It was breathtakingly cruel.

That same day, a friend of mine posted that her dad ought to “take a belt” to her to teach her some respect.

I don’t know how to make sense of that. I have known this person since middle school, and view them as a friend. They are as far right as I am far left, but they have always held to core principles grounded in Christian values that, if I can’t agree with, I can at least understand. “Cruel” is not a word I would ever use to describe them.

But they suggested a 16-year-old kid should be beaten with a belt. To teach her “respect.”

When I challenged them on this, their responses went from “I never said the word ‘beat'” (arguing semantics) to “I was just joking” (the Schrodinger’s Douchebag defense) to “Are you too ‘sensitive’ to take a joke?” (toxic masculinity) to “It was really about the need for respect” (self-awareness black hole) to the frightening “It’s not abuse if you love them” (the abuser’s argument). And most of the fifty comments on post are in defense of it.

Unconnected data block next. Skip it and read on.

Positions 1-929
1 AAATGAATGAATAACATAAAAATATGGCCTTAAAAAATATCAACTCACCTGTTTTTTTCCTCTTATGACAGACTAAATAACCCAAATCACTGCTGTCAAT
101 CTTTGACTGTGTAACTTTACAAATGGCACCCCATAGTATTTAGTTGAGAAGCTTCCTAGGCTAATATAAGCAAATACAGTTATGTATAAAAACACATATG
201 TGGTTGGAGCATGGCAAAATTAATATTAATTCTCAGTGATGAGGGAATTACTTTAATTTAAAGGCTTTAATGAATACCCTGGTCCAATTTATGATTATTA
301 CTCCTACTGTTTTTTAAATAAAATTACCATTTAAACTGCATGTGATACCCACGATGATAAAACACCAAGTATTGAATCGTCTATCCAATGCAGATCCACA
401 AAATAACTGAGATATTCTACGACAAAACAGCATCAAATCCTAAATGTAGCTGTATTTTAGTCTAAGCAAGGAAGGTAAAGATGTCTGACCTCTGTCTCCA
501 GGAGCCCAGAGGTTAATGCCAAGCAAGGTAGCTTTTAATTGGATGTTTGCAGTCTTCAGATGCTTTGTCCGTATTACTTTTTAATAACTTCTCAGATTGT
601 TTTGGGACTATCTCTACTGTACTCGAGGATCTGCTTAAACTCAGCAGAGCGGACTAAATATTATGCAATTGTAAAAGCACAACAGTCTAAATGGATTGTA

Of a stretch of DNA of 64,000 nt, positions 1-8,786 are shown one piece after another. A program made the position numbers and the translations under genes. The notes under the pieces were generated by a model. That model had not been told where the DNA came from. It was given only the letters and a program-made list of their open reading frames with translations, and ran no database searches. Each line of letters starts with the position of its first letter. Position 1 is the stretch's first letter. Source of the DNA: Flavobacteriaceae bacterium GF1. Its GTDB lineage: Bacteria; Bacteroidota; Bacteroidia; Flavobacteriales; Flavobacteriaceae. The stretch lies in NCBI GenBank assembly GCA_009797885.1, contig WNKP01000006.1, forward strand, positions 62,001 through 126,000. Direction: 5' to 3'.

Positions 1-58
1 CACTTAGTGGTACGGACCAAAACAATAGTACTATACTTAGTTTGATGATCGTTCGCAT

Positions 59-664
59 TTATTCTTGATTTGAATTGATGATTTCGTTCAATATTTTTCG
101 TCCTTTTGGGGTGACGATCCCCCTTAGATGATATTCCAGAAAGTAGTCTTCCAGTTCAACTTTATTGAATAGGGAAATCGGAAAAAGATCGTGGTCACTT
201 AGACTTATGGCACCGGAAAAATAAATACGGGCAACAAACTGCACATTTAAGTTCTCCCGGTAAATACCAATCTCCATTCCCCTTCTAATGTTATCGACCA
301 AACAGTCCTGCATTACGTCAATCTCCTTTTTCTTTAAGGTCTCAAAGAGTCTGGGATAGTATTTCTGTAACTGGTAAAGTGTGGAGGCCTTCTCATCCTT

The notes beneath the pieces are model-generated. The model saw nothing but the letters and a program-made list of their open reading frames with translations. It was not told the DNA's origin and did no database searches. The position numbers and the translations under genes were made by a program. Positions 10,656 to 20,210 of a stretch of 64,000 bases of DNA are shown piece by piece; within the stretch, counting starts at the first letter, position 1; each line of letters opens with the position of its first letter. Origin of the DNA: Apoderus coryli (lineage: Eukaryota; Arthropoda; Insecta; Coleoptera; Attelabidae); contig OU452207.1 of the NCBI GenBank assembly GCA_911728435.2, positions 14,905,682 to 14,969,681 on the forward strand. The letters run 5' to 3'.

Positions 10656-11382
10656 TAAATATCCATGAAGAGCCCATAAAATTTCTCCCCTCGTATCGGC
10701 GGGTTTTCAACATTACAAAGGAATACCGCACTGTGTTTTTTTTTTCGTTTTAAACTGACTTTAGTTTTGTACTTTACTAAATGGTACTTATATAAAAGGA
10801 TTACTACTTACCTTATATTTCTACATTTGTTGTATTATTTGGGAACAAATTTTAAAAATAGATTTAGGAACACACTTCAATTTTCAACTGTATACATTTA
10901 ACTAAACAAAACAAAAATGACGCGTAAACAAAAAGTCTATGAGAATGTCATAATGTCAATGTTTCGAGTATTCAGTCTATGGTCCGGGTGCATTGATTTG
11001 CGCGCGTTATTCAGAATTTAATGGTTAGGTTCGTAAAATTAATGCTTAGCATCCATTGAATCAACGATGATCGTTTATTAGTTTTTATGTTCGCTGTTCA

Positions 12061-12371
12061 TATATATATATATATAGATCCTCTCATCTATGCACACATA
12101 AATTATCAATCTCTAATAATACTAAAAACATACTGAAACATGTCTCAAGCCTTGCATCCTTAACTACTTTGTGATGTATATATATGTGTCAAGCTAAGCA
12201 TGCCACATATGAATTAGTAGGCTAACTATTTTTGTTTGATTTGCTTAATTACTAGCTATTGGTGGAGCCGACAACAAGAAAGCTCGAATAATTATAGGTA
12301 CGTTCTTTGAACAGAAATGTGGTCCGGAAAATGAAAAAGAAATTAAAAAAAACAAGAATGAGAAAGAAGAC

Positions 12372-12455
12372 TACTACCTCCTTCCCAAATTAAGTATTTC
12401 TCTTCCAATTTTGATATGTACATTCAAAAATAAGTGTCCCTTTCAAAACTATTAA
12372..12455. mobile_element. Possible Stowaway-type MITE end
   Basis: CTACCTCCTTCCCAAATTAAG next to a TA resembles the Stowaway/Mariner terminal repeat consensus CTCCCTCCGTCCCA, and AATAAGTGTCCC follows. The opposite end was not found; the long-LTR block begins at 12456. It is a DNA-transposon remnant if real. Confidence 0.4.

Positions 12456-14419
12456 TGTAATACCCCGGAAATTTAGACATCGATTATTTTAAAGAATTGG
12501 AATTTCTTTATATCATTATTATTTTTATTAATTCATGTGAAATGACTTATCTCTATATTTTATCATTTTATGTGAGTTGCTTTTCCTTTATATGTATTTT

I hope their post was simply thoughtless and careless, and that they might reconsider leaving it and the thinking that lead to it. I don’t want to believe they are petty, indifferent, or cruel. I don’t want to associate them — or any of the people I consider friends — with the insult-the-libs-at-all-costs mentality that is increasingly finding its way into my Facebook feed. I would like to one day see these people at a school reunion and remember the times we rode bikes or listened to CDs or plunked a few bucks to beat an arcade game; I don’t want to remember the time they advocated beating a child for speaking out about the climate, or fretted about white genocide, or justified the execution of an unarmed kid because he was shoplifting chewing gum, or when they said gay or trans-racial adoptive parents are the real child abusers… (To be clear, these are all from different people.) I hope their posts are same kind of thing as the (sigh) “standard retard” insult of my youth: thoughtless and stupid and wrong, but not meant with actual malice or cruelty; something to be deeply ashamed of, but to learn from and move on to being a better person.